24 June 2008

Bruges, Part Two (Better Late Than Never!)

On Sunday morning, we got up to a nice breakfast at the hotel before heading out for more sightseeing. First on the list was the Belfort, the town hall in Bruges with its imposing bell tower.

The Markt on a sunny day!

The Belfort

It's huge!

I decided to make the climb to the top up hundreds of twisting stairs, and was rewarded at the top with a gorgeous panoramic view of Bruges. On the way up, I passed the mechanism for the tower’s clock and bells, the latter which looks like a huge music box.

I finally reached the top just as the bells began tolling noon while the chilly wind made my hair and scarf flap around wildly. From narrow walkway around the bells, I had a complete panoramic view of Bruges and could see all the way to the ocean!
Panoramic view of Bruges from the top.

Later, we walked around the grounds of the Old St. John Hospital which now houses the Hans Memling museum.

St. John's Hospital

Parts of the building have been around since the twelfth century and it was expanded in the thirteenth and fourteenth centuries.

Near the hospital is a Beguinage, a religious retreat for women. The Beguinages were founded in the Middle Ages and allowed women to lead a contemplative life without taking religious vows. The one in Bruges was established in the middle of the thirteenth century.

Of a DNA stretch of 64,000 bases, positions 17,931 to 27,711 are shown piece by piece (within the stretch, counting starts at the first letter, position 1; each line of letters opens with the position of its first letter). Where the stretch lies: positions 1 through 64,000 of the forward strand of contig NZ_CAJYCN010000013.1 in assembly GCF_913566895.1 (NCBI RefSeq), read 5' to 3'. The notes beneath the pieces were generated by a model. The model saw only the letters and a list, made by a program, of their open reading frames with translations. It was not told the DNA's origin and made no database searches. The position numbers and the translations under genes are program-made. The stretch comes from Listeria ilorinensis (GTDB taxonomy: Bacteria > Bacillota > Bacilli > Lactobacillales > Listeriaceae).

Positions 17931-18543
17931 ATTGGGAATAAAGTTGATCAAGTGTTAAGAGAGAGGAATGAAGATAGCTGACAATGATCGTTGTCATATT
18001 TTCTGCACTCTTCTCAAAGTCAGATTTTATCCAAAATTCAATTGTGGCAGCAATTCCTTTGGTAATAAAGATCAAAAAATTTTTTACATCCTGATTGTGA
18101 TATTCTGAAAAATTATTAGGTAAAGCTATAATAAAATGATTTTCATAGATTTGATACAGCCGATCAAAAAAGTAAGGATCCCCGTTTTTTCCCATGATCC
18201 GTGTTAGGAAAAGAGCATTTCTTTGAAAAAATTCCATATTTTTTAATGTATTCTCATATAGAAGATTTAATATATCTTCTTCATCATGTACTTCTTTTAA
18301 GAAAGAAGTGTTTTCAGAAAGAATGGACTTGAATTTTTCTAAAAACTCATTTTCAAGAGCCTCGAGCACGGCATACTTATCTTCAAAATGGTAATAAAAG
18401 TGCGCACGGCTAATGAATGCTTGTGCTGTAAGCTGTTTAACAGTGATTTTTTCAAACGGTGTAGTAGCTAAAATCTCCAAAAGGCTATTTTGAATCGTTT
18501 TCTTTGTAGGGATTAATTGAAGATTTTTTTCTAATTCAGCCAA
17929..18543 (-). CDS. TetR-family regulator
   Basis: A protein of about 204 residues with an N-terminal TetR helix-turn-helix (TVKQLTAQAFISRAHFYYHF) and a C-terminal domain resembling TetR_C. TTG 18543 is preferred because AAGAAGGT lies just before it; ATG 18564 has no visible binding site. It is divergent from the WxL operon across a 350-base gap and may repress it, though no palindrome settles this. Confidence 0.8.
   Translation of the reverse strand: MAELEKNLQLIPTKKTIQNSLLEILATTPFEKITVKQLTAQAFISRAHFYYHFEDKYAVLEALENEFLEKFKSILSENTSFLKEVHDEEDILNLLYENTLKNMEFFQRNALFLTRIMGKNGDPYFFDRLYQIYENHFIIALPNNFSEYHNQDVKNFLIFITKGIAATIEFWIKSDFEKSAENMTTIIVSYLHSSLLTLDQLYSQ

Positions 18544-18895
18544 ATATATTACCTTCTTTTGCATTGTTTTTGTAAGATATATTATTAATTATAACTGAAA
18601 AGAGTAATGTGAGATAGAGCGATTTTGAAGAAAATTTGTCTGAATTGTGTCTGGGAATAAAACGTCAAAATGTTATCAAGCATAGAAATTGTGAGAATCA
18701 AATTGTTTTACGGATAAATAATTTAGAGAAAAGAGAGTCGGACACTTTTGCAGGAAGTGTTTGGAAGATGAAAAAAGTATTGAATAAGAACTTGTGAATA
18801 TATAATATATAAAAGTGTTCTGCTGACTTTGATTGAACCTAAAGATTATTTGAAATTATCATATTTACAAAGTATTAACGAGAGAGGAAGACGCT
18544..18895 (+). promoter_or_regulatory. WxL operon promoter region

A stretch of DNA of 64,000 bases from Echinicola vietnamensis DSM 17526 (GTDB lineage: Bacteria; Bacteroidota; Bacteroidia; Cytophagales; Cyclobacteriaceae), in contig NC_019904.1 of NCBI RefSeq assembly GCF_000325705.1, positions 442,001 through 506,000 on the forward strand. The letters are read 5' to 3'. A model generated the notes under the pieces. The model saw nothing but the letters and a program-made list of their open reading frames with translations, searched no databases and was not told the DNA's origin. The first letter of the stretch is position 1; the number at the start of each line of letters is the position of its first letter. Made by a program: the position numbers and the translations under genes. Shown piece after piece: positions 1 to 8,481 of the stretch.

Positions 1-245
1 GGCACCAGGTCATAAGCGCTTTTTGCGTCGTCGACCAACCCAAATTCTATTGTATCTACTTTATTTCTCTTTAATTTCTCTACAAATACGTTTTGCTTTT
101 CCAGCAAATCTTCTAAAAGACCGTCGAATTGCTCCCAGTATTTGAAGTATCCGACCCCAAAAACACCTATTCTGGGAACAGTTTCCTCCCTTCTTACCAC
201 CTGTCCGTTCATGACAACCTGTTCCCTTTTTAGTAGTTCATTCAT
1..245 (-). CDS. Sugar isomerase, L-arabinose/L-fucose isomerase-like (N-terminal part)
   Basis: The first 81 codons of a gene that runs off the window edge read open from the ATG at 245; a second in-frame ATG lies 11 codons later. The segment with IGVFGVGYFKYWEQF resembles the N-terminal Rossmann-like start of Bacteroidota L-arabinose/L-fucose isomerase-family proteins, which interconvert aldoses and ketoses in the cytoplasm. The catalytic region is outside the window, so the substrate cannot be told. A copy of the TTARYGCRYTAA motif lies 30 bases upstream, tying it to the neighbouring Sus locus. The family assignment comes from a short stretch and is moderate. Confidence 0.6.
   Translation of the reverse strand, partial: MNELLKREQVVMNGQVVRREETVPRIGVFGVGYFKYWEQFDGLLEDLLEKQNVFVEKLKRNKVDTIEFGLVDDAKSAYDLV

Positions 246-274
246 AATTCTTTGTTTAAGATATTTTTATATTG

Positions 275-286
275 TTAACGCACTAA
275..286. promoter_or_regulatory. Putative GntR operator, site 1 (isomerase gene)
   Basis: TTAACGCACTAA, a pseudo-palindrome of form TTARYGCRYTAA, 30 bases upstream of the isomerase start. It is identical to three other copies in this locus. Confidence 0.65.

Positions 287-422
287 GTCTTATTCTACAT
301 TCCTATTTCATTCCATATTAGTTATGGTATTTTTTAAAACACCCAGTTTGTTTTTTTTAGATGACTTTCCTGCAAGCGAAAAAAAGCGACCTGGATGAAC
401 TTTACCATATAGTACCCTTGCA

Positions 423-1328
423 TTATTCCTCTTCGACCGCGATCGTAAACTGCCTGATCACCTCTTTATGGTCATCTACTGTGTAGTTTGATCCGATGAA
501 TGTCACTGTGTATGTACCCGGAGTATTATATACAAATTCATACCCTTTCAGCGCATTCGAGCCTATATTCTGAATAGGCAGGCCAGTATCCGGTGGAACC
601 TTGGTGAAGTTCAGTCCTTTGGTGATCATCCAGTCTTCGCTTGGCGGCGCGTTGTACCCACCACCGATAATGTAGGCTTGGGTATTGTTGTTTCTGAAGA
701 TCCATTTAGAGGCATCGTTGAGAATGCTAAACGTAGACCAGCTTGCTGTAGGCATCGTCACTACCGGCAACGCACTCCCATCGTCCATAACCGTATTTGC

The courtyard of the beguinage and the church.

Interior of the church at the beguinage.

By now, it was about noon, so we headed back to the Burg to visit the Basilica of the Holy Blood, a twelfth-century chapel which supposedly possesses a vial of Christ's blood. The chapel is a mix of Romanesque and Gothic architecture with some Baroque decorations.
Basilica of the Holy Blood.

That evening, we tried fries at the fry stands in the Markt then had pints at a pub, hidden down an alleyway, which has been brewing and serving beer in Bruges since the 1100s.

The next morning, our last day in Bruges, we visited the Church of Our Lady which houses a Pieta by Michelangelo, his only sculpture to leave Italy during his lifetime. All too soon, it was time to head to the train station and go back to Maastricht.

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